Determination of biomass: 5 mL samples were withdrawn from the fermenters with a syringe and filtered through nitrocellulose filters (0.45 μm Sartorius Stedim, Göttingen, Germany), washed twice with deionized water and dried at 97 °C for 24 h and weighted.

Extracellular metabolite concentrations: 1 mL of the fermentation broth was centrifuged at 16000 g at 4 °C for 1 min and the supernatant was stored at −20 °C until further analysis. Extracellular metabolites (glucose, glycerol, citrate, succinate and acetate) were quantified with an Agilent Technologies HP 1100 series HPLC system equipped with an Aminex HPX-87H column (Biorad, Richmond, CA, USA), Agilent autosampler, an Agilent UV detector and Knauer differential refractometer (RI detector). The column was maintained at 65 °C, and 5 mM H2SO4 at a flow rate of 0.6 mL min−1 was used as eluent. ChemStation software was used to determine metabolites concentration from the generated chromatograms.

Determination of the available nitrogen concentration in the growth medium: 450 μL of sample were mixed with 50 μL D2O and adjusted to pH 2.0 using HCl (32 %) to quench chemical exchange of the NH4 + protons. The NH4 + concentration was determined by NMR spectroscopy on a Bruker AVIII 300 MHz spectrometer (equipped with a BBI probe head) using a 1D 1H experiment with water suppression and (NH4)2SO4 solutions as external standards (0.5, 0.1, 0.05 g L−1). All spectra were processed and analyzed with Topspin 2.1.

Lipid analysis: about 20 mg of cell dry weight were harvested from the fermenter and centrifuged at 2000 × g for 5 min at room temperature to remove culture media. Pellets were immediately frozen in liquid nitrogen and stored at −75 °C until further processing. Cells were disrupted with glass beads and extracted with chloroform:methanol 2:1 (v/v) by shaking in a Heidolph Multi Reax test tube shaker (Schwabach, Germany) and lipids were extracted with chloroform:methanol 2:1 [29]. Neutral lipids were quantified by thin layer chromatography as described [21]. For total FA analysis, 200 μL of the lipid extract were used for fatty acid methyl ester (FAME) production and gas chromatography–mass spectrometry (GC-MS) measurements. Transmethylation was performed according to [30] with slight modification. Lipid samples were first treated with 10 μL (10 μg/μL) of butylhydroxytoluene (BHT, Sigma-Aldrich) and dried under a stream of nitrogen. Lipids were dissolved in 0.5 mL toluene (Merck) and 3 mL of 2 % HCl in MeOH and incubated for 2 h at 100 °C for transesterification. After incubation, samples were cooled on ice, and 1 mL of ice-cold water and 2 mL of hexane/chloroform 4:1 (v/v) were added. After mixing on a shaker for 15 min, the samples were centrifuged at 1000 × g for 5 min for phase separation and the upper phase was collected. The extraction was repeated with 1 mL ice-cold water and 2 mL of hexane/chloroform 4/1 (v/v), the upper phases were combined and dried under a stream of nitrogen. GC-MS analysis of FAMEs was performed as described in [30].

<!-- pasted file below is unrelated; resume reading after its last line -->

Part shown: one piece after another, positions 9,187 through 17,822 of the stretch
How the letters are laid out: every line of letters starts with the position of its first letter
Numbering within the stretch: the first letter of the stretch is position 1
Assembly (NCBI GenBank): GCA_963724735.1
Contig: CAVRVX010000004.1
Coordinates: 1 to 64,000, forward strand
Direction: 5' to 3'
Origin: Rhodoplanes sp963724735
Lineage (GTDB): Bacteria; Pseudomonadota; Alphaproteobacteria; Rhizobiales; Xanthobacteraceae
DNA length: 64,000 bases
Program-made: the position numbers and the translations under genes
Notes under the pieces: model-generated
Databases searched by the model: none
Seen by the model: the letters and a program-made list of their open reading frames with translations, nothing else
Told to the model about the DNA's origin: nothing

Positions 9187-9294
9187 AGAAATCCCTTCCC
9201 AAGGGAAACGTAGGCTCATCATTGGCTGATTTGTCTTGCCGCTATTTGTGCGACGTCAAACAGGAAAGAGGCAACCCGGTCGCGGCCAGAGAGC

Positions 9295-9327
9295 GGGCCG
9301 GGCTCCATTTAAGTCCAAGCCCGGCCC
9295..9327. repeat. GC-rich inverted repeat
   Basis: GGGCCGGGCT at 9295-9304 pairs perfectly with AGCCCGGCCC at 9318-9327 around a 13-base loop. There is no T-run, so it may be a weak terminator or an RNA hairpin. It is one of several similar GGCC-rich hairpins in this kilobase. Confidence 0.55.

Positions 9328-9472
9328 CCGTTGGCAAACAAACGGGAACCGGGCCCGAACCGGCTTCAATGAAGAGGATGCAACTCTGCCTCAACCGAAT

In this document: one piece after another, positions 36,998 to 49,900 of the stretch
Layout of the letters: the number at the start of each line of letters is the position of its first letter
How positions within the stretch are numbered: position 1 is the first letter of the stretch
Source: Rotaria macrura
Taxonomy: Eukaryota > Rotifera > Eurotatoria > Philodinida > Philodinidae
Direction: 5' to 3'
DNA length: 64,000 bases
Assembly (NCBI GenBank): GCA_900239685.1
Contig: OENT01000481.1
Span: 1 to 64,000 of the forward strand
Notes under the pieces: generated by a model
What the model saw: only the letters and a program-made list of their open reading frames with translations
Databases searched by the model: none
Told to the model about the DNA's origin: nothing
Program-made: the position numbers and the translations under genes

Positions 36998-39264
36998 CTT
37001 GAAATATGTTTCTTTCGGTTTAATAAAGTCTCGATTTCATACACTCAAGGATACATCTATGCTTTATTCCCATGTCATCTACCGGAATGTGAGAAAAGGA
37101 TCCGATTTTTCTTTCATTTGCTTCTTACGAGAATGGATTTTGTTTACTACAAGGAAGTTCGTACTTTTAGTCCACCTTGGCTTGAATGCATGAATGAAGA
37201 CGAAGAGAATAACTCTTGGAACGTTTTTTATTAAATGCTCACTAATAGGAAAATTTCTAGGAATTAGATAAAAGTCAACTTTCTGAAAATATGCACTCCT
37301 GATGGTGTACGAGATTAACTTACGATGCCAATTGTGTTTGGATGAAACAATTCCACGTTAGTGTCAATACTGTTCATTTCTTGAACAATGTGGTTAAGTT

Model description

The aim of this study was to use a GSM of Y. lipolytica to simulate and optimize lipid accumulation with constraint based modeling. Since genome scale network reconstructions are not necessarily intended to be used for such a purpose [31] and the available reconstructions of Y. lipolytica [10, 11] were not optimized for use with FBA, a GSM was reconstructed from a scaffold S. cerevisiae model, iND750, which had been optimized for metabolic modeling in several studies [2022]. The new GSM for Y. lipolytica named iMK735 is available in SBML level 2 format in Additional file 3. It consists of 1336 reactions that use 1111 metabolites and are encoded by 735 genes. From all reactions 124 (9.3 %) are exchange reactions, 130 (9.7 %) transport reactions, 364 (27.2 %) enzymatic reactions without known genetic association and 849 (63.5 %) enzymatic reactions with known genetic association (Additional file 1: Table S1). Reactions are divided into 50 different subsystems. The model has eight compartments (seven internal and one external).